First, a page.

In view of the ignorance or concealment of major historical events that constitutes an obstacle to mutual understanding, reconciliation and cooperation amongst peoples, UNESCO embarked on a project that aims at breaking the silence surrounding the slave trade and slavery. For nearly 25 years, a rich diversity of projects and publications have been developed and brought forward under the leadership of UNESCO. Here are some of such endeavours:
Launched in 1994 in Ouidah, Benin, on a proposal from Haiti, “the Slave Route project: Resistance, Liberty, Heritage” pursues the following objectives:
- Contribute to a better understanding of the causes, forms of operation, stakes and consequences of slavery in the world (Africa, Europe, the Americas, the Caribbean, the Indian Ocean, Middle East and Asia);
- Highlight the global transformations and cultural interactions that have resulted from this history;
- Contribute to a culture of peace by promoting reflection on cultural pluralism, intercultural dialogue and the construction of new identities and citizenships.
The International Scientific Committee of the Slave Route Project was established in 1994 by UNESCO. Its role is to advise UNESCO on the implementation of the project with regard to the development of educational materials and programmes, the advancement of research into various aspects of the slave trade and slavery, as well as the formation of new partnerships to promote the project’s objectives. Most recent meetings of the committee include:
- Port-Louis, Republic of Mauritius, 27-29 November 2017
- Cidade Velha, Cabo Verde, 26-27 October 2015
- Mexico City, Mexico, 19-21 November 2014
- Rio de Janeiro, Brazil, 18-20 November 2013
The transatlantic slave trade is unique within the universal history of slavery for three main reasons: (1) its duration – approximately four centuries; (2) those vicitimized: black African men, women and children; (3) the intellectual legitimization attempted on its behalf – the development of an anti-black ideology and its legal organization, the notorious Code Noir. In fact, the transatlantic slave trade is often regarded as the first system of globalization. Read more here.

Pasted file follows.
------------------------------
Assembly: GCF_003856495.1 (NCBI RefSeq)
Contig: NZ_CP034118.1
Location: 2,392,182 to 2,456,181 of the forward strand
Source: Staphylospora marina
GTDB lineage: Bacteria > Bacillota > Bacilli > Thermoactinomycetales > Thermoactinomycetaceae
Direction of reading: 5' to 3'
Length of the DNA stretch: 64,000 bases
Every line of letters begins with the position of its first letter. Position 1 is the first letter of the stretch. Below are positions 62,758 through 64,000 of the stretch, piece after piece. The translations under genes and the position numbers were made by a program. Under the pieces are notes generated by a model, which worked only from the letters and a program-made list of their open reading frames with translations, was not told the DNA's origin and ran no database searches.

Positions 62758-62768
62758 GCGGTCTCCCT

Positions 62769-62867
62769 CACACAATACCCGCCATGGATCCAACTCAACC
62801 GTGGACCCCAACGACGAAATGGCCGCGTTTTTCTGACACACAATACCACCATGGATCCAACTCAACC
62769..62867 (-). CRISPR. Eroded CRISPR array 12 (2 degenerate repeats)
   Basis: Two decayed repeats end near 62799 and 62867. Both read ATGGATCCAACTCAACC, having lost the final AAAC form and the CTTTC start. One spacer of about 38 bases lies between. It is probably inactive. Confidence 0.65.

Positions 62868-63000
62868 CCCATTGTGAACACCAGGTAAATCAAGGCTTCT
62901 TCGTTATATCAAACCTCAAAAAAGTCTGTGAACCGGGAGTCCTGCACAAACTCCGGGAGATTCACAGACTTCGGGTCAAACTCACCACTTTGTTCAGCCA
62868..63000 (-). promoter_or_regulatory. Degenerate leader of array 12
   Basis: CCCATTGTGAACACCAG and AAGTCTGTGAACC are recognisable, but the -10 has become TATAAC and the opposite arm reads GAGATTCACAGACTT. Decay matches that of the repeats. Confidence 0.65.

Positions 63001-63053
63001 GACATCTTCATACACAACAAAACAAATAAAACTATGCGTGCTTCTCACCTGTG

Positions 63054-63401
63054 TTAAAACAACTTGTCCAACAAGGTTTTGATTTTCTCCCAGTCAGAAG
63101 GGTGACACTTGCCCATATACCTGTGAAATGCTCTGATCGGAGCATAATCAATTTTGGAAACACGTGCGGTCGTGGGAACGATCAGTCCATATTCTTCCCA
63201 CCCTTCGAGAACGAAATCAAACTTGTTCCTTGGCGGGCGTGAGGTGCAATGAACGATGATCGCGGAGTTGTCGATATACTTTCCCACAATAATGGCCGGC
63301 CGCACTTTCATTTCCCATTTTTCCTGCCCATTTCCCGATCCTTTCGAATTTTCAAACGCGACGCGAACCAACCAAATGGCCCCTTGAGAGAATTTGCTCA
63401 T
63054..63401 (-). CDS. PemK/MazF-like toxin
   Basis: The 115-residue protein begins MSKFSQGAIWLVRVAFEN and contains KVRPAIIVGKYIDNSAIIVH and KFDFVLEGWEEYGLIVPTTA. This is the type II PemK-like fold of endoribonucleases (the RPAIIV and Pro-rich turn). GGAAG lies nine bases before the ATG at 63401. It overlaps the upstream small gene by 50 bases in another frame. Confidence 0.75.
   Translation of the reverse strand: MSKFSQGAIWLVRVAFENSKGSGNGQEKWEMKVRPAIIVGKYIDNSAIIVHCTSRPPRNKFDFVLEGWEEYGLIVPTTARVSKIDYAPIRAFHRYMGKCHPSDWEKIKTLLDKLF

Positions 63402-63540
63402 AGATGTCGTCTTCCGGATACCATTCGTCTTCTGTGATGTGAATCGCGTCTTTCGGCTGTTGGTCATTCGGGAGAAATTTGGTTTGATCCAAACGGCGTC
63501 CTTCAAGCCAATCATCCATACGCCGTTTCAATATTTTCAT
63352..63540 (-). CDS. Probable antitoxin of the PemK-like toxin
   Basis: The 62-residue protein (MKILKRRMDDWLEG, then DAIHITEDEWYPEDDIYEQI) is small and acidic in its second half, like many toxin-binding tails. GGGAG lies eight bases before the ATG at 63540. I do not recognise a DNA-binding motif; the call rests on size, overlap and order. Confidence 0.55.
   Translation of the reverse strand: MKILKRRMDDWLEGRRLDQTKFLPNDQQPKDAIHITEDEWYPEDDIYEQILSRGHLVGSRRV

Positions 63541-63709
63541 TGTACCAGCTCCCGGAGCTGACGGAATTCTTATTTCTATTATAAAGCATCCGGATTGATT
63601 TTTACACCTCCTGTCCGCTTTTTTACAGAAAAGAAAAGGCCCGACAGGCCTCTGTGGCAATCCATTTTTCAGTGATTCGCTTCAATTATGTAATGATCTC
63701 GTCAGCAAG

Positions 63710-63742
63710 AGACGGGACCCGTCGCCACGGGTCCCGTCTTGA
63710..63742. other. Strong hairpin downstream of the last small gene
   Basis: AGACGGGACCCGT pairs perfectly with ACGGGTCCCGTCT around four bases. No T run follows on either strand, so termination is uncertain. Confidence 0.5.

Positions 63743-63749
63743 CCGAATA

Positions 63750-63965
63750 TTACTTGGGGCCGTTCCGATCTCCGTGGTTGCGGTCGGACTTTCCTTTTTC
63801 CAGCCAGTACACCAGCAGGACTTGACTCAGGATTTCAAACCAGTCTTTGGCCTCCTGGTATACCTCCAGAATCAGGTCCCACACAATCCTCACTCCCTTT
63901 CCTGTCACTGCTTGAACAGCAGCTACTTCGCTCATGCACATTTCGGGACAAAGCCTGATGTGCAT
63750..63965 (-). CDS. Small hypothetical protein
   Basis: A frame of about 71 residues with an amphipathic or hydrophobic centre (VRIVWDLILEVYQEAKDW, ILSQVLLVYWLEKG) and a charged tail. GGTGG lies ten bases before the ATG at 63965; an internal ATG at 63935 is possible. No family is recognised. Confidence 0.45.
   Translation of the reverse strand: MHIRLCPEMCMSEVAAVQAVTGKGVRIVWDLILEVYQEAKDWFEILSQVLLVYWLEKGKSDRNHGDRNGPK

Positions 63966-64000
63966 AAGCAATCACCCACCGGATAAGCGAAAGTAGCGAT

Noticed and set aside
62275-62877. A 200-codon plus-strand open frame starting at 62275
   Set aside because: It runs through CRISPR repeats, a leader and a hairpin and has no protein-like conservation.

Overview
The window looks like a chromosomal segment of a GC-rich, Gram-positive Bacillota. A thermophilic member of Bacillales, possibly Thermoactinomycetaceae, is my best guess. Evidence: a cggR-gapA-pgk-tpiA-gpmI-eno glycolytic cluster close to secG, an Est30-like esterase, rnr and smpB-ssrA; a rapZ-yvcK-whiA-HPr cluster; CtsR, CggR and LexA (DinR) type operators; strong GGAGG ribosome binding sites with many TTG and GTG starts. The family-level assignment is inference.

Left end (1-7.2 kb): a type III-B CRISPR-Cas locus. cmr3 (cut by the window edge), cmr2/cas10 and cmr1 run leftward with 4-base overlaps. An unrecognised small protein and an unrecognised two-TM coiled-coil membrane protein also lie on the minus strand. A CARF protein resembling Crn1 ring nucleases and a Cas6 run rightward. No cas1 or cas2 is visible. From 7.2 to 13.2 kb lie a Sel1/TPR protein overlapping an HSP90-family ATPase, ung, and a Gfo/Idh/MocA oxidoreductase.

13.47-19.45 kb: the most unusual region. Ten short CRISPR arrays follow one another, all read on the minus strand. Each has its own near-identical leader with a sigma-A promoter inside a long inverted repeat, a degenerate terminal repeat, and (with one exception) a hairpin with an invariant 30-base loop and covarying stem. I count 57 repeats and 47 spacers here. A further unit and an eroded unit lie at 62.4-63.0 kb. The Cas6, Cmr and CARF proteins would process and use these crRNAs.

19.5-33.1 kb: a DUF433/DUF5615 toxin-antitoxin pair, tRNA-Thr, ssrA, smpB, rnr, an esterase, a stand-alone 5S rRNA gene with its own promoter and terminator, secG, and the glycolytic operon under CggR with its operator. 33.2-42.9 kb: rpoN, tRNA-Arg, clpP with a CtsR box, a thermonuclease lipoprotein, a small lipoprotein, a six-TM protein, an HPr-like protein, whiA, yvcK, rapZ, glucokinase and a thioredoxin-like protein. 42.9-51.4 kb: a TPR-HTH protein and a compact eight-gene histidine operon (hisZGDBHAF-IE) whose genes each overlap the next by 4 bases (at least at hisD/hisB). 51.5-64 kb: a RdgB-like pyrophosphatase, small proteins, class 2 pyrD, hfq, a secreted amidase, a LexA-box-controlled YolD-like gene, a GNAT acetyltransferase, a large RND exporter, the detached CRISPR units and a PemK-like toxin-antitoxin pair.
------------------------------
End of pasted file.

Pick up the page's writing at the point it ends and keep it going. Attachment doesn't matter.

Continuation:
“The African American experience is the lens through which we understand what it is to be an American.”, says Lonnie Bunch III, the Founding Director of the National Museum of African American History and Culture. The museum is the only national museum devoted exclusively to the documentation of African American life, history, and culture.
This Guide is the result of a collective effort that brought together historians, specialists of memory routes and managers of historical sites. It was prepared within the Social and Human Sciences Sector, in the Policies and Programmes Division, the History and memory for Dialogue Section, under the supervision of Ali Moussa Iye, Chief of Section and coordinator of the Slave Route Project: Resistance, Liberty, Heritage.
Healing the Wounds of History (HWH) programmes were essentially different experiential journeys through which people become more aware that unresolved past wounds can continue to drive us to violence. These are often well-established innovative approaches to healing, including the use of drama, storytelling, constellation work, deep spiritual reflection, expressive arts and so forth. The HWH programmes in Lebanon 2011-2017 were co-sponsored by Guerrand-Hermès Foundation for Peace, and the training workshops were provided by Centre for Lebanese Studies.
To be better informed about the complexity of mass trauma such as trans-Atlantic slave trade and slavery, and challenges of addressing its legacy, we have commissioned a number of relevant articles on these topics.